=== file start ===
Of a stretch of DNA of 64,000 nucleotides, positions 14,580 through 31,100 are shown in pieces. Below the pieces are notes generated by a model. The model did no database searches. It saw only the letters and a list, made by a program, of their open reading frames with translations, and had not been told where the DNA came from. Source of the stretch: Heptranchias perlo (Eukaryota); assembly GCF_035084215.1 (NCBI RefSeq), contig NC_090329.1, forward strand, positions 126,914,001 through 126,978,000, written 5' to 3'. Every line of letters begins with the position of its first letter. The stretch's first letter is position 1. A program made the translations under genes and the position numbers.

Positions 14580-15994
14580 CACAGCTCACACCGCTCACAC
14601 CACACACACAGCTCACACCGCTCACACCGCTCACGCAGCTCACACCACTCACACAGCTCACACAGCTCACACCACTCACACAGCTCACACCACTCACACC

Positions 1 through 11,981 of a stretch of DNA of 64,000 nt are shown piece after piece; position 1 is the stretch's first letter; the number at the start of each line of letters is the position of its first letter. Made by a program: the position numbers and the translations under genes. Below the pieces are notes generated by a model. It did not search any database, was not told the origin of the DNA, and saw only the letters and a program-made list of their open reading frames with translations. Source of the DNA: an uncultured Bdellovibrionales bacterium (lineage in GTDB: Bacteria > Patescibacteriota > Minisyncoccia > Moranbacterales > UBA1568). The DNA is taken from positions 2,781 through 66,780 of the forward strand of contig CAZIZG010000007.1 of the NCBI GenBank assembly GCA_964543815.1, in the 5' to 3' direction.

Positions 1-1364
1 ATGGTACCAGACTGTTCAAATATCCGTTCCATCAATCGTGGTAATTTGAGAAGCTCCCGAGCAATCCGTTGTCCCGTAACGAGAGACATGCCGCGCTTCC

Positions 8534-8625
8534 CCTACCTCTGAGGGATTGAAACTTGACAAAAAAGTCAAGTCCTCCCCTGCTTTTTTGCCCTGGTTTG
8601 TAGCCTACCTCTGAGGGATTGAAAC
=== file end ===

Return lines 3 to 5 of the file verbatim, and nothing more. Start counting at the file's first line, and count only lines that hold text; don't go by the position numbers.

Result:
14580 CACAGCTCACACCGCTCACAC
14601 CACACACACAGCTCACACCGCTCACACCGCTCACGCAGCTCACACCACTCACACAGCTCACACAGCTCACACCACTCACACAGCTCACACCACTCACACC

Positions 1 through 11,981 of a stretch of DNA of 64,000 nt are shown piece after piece; position 1 is the stretch's first letter; the number at the start of each line of letters is the position of its first letter. Made by a program: the position numbers and the translations under genes. Below the pieces are notes generated by a model. It did not search any database, was not told the origin of the DNA, and saw only the letters and a program-made list of their open reading frames with translations. Source of the DNA: an uncultured Bdellovibrionales bacterium (lineage in GTDB: Bacteria > Patescibacteriota > Minisyncoccia > Moranbacterales > UBA1568). The DNA is taken from positions 2,781 through 66,780 of the forward strand of contig CAZIZG010000007.1 of the NCBI GenBank assembly GCA_964543815.1, in the 5' to 3' direction.